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Counselling psychology deals with a wide range of mental health problems that may occur such as common mental health disorders including depression, in addition to eating disorders, psychosis, personality disorder, negative life events, bereavement, domestic violence, sexual, emotional and physical abuse, traumas and relationship issues.
Training and qualifications required
You’ll need an honours degree in psychology to become a member of the Graduate Member of the British Psychological Society which allows you to apply for post graduate courses in counselling psychology.
Expected working hours and salary range
Most jobs in the NHS are covered by the Agenda for Change (AfC) pay scales. While training, counselling psychologists will be paid at band 6 and once they have completed their training, they will be paid at band 7. Counselling psychologists in the NHS will usually work standard hours of 37.5 per week. Terms and conditions can vary for employers outside of the NHS.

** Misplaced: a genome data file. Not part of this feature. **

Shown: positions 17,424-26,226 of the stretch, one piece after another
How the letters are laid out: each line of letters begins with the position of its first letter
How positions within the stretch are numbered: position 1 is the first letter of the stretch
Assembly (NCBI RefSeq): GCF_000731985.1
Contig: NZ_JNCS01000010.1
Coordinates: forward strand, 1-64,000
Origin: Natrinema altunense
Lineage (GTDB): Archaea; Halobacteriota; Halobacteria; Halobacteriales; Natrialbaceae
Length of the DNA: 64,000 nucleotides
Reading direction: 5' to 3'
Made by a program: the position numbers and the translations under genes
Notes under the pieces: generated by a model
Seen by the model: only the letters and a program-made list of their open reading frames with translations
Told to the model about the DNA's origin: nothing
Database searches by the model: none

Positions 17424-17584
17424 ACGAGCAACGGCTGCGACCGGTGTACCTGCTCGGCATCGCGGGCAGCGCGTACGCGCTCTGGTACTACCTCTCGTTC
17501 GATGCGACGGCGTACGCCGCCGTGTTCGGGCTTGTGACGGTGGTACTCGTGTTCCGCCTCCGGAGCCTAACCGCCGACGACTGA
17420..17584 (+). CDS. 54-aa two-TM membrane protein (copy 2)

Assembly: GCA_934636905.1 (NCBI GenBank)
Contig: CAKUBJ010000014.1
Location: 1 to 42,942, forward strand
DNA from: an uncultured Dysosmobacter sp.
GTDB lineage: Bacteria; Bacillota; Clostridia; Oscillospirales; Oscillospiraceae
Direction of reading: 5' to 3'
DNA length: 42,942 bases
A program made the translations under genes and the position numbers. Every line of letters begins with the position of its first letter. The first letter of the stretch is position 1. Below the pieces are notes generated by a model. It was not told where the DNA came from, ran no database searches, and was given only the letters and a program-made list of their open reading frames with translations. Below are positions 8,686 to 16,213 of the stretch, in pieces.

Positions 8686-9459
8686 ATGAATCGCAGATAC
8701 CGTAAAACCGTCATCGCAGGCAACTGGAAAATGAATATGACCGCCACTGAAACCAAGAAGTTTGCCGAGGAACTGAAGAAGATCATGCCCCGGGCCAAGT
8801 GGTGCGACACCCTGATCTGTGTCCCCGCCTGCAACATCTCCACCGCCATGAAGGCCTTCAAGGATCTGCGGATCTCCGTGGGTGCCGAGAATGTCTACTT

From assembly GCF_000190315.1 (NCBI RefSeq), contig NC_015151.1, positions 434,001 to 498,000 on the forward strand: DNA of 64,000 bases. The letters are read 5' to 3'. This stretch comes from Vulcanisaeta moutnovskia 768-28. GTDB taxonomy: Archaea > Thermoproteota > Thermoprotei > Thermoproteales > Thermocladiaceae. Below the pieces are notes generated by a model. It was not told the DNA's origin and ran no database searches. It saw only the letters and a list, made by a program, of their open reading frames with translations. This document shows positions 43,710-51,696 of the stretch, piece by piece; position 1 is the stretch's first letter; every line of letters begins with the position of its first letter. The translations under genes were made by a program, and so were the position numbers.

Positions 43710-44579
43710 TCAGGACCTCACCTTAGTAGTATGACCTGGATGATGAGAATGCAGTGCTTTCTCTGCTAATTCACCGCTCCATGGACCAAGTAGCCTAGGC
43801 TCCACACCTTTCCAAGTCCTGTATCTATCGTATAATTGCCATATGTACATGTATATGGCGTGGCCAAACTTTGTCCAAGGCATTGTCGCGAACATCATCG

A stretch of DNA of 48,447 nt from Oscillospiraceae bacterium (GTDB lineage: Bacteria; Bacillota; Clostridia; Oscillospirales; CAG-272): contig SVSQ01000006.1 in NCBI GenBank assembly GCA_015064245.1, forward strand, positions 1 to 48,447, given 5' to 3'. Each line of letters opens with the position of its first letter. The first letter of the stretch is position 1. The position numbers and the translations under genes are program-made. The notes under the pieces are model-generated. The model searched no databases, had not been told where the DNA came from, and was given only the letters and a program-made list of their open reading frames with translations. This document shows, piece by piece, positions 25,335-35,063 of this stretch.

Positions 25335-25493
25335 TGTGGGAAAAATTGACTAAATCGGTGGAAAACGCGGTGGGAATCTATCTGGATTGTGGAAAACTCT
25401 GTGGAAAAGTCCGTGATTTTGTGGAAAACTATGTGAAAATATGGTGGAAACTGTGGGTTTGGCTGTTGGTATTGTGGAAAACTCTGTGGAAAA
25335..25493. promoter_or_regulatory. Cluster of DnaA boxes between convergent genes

Desirable skills and values
On a daily basis you will use a broad range of skills, including a thorough knowledge of psychological theory and practice, an interest in how people think and behave and the ability to relate to a wide range of people including patients and colleagues.You'll need to be a patient, sympathetic and the ability to work on your own and in consultation with others.
Some psychologists decide to go into management and lead a team of professionals. With further experience you could qualify for the Register of Psychologists Specialising in psychotherapy and become a clinical supervisor. You could decide to go into clinical academic research to support the development of the profession, advocacy or social justice. You could also apply for a trainee high intensity therapist position, enabling you to work under the Improving Access to Psychological Therapies initiative.
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